“It just seemed like every time I did it, I got caught,” he said. “I don’t know if it was a sign from God, warning me...I don’t know.”

In the days after his dismissal, Behanan said he spent countless hours contemplating where it all went wrong. He wondered if things would’ve been different had he chosen a school in a smaller city, a college town where temptations and bad influences weren’t as prevalent.

“I don’t want to say it happened because I was in Louisville,” Behanan said, “but it’s such a big city—and I knew everyone. Everywhere you went, there was something to get into. It was so easy.

“Still, everything that happened is on me. I don’t blame anyone but myself. I’m just ready to move on.”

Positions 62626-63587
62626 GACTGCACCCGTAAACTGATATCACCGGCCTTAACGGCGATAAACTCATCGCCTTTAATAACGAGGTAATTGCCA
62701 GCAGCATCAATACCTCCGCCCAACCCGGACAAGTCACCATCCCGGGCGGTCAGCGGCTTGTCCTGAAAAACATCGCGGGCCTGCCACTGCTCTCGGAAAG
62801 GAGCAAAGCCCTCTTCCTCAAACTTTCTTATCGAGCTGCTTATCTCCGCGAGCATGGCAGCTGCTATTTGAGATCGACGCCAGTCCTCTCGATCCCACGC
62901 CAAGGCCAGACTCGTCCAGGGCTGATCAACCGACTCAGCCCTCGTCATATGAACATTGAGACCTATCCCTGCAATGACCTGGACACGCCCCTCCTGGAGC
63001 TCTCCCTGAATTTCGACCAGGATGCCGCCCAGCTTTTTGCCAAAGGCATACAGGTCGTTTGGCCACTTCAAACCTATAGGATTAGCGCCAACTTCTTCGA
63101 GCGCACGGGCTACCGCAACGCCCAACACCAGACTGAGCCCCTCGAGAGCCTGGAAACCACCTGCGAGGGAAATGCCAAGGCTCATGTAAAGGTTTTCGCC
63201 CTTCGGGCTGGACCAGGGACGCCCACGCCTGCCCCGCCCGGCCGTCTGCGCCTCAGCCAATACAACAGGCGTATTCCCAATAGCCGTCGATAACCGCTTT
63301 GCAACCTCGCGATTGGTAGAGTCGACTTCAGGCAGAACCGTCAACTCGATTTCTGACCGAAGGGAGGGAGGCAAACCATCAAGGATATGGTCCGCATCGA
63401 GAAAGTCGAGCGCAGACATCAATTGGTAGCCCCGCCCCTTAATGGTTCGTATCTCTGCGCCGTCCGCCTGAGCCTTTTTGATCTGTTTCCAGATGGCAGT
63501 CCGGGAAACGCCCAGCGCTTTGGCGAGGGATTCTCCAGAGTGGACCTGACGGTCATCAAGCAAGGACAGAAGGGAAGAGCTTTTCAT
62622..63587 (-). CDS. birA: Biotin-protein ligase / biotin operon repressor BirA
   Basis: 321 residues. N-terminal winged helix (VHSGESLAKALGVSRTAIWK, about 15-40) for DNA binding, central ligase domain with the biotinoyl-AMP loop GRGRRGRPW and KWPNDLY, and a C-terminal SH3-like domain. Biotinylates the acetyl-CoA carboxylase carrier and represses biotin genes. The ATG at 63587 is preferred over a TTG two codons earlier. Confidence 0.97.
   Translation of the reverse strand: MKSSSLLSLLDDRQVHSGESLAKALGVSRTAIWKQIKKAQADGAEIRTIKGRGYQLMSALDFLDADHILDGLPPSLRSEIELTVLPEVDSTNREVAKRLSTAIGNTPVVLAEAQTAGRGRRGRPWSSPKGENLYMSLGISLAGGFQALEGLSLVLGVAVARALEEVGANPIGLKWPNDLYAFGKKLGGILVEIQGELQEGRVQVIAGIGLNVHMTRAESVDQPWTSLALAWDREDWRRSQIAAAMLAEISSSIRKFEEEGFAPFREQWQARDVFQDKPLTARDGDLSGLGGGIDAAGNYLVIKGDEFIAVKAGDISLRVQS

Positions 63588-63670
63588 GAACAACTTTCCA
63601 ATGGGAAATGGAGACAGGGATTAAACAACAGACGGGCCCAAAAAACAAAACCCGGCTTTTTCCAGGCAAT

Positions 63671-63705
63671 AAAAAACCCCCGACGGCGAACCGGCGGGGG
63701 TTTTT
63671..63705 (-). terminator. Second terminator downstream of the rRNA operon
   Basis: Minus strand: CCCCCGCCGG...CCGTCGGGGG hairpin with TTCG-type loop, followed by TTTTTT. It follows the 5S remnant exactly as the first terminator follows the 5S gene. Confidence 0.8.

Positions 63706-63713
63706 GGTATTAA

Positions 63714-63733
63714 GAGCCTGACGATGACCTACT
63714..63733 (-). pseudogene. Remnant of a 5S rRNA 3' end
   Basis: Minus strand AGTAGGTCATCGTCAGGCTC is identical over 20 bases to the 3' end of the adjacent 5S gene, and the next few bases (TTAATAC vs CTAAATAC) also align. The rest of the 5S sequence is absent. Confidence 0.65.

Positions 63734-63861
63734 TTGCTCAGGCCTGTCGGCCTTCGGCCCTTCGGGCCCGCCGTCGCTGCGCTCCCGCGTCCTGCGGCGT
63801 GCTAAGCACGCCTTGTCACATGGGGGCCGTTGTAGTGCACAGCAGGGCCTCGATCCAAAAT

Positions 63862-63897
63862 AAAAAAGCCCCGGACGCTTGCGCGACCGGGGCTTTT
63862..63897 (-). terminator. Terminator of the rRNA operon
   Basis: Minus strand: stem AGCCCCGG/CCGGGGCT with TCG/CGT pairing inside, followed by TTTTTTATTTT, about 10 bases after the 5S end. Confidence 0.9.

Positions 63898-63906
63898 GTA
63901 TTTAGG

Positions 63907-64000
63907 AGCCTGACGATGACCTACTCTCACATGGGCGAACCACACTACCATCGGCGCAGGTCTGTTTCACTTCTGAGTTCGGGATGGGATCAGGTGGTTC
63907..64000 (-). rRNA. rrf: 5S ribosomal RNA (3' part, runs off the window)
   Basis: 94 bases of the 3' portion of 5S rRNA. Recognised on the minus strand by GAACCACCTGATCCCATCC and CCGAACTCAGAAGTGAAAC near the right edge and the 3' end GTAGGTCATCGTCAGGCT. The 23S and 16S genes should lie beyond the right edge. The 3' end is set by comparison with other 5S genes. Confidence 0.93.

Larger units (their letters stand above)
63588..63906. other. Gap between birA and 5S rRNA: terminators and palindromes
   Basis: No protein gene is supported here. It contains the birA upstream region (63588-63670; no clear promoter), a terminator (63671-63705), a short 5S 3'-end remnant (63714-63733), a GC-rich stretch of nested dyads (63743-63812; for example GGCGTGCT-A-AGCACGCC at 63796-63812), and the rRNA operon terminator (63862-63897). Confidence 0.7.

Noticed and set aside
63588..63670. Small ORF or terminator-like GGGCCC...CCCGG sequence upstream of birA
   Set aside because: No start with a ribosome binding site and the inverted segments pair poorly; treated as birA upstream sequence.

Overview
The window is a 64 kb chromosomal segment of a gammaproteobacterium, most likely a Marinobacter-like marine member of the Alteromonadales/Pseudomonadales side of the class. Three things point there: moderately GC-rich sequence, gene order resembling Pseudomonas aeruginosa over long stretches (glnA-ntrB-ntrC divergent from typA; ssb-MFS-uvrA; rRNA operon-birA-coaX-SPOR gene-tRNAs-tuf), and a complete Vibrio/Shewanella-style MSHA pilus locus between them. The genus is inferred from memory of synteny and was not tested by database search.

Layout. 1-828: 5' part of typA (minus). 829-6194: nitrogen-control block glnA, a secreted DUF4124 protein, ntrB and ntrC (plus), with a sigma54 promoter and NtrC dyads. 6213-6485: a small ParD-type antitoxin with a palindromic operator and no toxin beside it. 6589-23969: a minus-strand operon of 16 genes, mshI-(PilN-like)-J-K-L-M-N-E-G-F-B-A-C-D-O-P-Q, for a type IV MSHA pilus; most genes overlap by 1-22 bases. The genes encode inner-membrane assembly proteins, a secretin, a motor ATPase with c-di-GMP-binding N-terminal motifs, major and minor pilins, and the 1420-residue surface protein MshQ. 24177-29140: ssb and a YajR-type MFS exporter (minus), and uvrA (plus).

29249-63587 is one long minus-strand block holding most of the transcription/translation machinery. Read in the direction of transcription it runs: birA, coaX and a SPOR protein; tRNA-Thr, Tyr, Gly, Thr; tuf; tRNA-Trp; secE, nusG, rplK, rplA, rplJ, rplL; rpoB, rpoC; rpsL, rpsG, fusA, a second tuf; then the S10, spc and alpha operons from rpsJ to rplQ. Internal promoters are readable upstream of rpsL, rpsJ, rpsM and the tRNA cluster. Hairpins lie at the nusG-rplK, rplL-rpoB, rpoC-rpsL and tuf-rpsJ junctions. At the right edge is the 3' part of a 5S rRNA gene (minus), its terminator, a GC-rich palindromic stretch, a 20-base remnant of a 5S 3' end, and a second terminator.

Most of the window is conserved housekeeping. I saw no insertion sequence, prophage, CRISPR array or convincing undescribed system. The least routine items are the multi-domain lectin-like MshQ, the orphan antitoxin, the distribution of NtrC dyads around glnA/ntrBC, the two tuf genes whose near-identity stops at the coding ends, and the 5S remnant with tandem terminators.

Doing so, Behanan said, has been much easier thanks to the support of Pitino. The coach has continued to keep tabs on Behanan since his dismissal and has reminded him that he’ll always be considered a part of the Cardinals family.

“He’s a good person, a really good person,” Pitino said. “But there are a lot of good people who make mistakes.”

Behanan said he’ll never forget his final meeting with his former coach, who offered some touching words as he walked out of the room.

“Call me if you ever need anything,” Pitino told him. “I love you like a son.”


Chane Behanan arrived for a recent workout in Houston sporting a white Final Four T-shirt and a pair of green-and-white Colorado State shorts.

The outfit was both an ode to Behanan’s future and a reminder of his past.

David J. Phillip/Associated Press

Each has served as motivation during his time with Lucas, who said Behanan’s issues may extend beyond marijuana.